A decade after the Indian Ocean tsunami hit several countries in the Asia-Pacific region killing over 200,000 people, India has not only developed an effective early warning system but is also capable of providing advisories to 25 countries on the Indian Ocean rim.
Learning its lesson from the disaster, India has set up a centre capable of detecting the tsunamigeneic earthquakes and issuing tsunami warnings based on the seismic information in less than 10 minutes after the occurrence of earthquake in the Indian Ocean.
Established in 2007 at the Indian National Centre for Ocean Information Services (INCOIS), the Indian Tsunami Early Warning Centre (ITEWC) monitors tsunamis and provides timely advisories leaving a response time of about 10-20 minutes even for a near source region in the Andaman and Nicobar Islands and a few hours for the mainland.
The facility has a real-time network of seismic stations, tsunami buoys, tide gauges and 24×7 operational warning centre to detect earthquakes in two potential source regions.
The centre receives data via satellite from tsunami buoys in the Bay of Bengal and the Arabian Sea. These buoys are equipped with water pressure sensors to detect any rise in water levels.
When tsunami waves swept many countries Dec 26, 2004, killing 238,000 people including over 10,000 in India, there was no system of real-time monitoring of earthquake or the sea level in the Indian Ocean.
Scientists say the centre is equipped to warn in real time if sub-duction zone related earthquakes in Andaman-Nicobar-Sumatra island arc and the Makran sub-duction zone north of the Arabian Sea can trigger tsunamis.
Built indigenously in two years at a cost of Rs.125 crore, the centre involves 14 different organisations and 150 scientists.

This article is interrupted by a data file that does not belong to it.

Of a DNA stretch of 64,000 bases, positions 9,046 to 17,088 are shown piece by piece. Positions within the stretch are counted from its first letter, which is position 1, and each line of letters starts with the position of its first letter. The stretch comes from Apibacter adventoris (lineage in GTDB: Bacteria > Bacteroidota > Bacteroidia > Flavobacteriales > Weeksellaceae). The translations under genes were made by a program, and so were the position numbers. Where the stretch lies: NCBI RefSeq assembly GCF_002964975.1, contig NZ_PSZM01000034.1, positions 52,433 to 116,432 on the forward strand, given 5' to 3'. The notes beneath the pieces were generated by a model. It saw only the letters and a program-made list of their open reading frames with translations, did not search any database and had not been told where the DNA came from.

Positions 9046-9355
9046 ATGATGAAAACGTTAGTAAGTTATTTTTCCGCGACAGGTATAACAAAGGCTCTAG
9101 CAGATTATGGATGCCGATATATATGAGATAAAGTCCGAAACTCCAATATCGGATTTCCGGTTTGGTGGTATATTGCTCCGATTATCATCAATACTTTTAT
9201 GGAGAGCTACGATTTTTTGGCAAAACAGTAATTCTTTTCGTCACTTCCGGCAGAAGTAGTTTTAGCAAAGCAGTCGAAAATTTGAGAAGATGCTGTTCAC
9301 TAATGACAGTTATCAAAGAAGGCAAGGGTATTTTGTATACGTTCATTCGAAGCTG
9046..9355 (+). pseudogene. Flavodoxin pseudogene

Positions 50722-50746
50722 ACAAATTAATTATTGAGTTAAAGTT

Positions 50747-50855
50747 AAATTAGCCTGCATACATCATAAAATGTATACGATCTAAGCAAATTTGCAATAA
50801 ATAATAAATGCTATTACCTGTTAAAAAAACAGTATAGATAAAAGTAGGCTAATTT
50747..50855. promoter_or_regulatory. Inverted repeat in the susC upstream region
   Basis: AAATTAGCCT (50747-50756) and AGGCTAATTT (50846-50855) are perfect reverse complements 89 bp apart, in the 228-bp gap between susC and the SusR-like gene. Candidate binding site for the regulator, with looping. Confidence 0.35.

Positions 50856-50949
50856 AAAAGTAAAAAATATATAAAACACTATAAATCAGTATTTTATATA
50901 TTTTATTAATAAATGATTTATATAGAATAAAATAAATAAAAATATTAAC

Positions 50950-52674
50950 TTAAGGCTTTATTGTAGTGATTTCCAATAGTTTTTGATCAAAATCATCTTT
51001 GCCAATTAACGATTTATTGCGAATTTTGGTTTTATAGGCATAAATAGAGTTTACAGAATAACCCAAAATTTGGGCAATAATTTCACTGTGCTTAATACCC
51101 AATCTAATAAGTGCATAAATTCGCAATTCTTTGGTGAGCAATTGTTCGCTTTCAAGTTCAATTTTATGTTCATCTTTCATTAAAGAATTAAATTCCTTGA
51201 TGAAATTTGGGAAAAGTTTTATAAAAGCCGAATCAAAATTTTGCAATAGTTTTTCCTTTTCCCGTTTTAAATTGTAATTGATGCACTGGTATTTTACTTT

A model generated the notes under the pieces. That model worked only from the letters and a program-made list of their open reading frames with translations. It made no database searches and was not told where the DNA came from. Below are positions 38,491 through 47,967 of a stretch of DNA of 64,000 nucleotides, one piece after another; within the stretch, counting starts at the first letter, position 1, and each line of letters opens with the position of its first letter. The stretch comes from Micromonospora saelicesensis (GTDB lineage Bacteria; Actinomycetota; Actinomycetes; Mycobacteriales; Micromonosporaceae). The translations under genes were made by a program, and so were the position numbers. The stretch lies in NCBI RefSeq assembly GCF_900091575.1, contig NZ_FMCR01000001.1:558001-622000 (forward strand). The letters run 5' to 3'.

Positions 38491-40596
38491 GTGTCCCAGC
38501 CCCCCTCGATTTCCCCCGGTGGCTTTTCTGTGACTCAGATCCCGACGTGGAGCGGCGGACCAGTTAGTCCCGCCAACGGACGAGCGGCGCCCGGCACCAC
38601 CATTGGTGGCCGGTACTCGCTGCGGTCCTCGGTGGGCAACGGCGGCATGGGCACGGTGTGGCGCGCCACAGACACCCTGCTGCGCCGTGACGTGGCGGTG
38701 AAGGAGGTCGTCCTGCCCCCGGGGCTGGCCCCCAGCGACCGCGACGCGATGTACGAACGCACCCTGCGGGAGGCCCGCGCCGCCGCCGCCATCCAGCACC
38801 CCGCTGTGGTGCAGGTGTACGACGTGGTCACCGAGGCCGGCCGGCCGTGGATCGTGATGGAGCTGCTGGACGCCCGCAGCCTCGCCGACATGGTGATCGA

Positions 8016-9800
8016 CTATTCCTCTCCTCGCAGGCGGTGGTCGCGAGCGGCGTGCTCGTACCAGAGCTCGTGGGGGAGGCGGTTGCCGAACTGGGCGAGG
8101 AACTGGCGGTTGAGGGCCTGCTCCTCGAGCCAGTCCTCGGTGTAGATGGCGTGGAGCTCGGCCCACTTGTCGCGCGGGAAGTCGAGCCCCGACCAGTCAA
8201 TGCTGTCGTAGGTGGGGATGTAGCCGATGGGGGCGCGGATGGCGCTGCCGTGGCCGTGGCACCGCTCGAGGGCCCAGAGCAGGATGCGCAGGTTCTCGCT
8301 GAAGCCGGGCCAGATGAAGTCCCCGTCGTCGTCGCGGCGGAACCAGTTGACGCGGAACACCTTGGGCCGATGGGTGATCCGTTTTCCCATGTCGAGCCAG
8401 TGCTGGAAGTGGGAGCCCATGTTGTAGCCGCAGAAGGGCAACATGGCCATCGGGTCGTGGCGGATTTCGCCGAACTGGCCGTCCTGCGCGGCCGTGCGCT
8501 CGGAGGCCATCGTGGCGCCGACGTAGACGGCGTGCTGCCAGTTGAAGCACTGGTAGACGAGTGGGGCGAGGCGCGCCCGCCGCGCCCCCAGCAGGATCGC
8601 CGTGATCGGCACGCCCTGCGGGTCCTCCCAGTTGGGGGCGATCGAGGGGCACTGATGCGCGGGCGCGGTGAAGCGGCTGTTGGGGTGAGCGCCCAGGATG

It receives real-time seismic data from the national seismic network of the Indian Meteorological Department (IMD) and international seismic networks, detects all earthquakes of a magnitude of more than six on the Richter scale in the Indian Ocean.
During last seven years, it recorded 37 undersea earthquakes and issued a warning only once (in 2012) for three islands in Andaman and Nicobar when an undersea temblor of 8.7 occurred.
Tsunami buoys installed by the National Institute of Ocean Technology (NIOT) are the key sensors to confirm the triggering of a tsunami while tide gauges monitor the progress of tsunami waves.
Seismic and sea level data are continuously monitored in the warning centre using a custom-built software application that generates alerts in the warning centre whenever a pre-set threshold is crossed.
According to officials, an early tsunami warning can help the 400 million people living in India’s coastal areas to save themselves.
ITEWC has developed one of its kind Standard Operating Procedure (SOP) to disseminate timely tsunami warnings to disaster management officials and vulnerable communities along with the time that will be taken by the tsunami wave to reach the coast and estimated height of tidal waves.
According to INCOIS director S.S.C. Shenoi, with advanced concept of quantitative forecasts, India’s tsunami bulletins are timely and accurate compared to many contemporary systems.
Thus it was no wonder that India played a key role in Indian Ocean Tsunami Warning and Mitigation System (IOTWS), which the Intergovernmental Oceanographic Commission of UNESCO has developed.
In 2011, ITEWS was designated as Regional Tsunami Service Provider (RTSP) with the responsibility for providing tsunami advisories to Indian Ocean rim countries.
As part of RTSP service, India regularly takes part in the communication tests and tsunami wave exercises. India and 23 countries participated in a two-day mock tsunami drill in September.
The drill was aimed at evaluating the system’s operational capacity, the efficiency of communications among the different concerned actors, and the state of preparation of national emergency services.
The Indian facility is constantly evolving new strategies by focusing its efforts towards development of new methodologies and warning procedures. It is making efforts to reduce the warning time and thus extend the time-line for alert and evacuation in the areas likely to be hit by tsunami.
Tsunami is a series of ocean waves of extremely long wavelength around 100-250 km in the deep ocean, generated primarily by earthquake occurring below the ocean floor, and break ashore more like a long lasting flood waves. Underwater volcanic eruptions and landslides can also generate tsunami.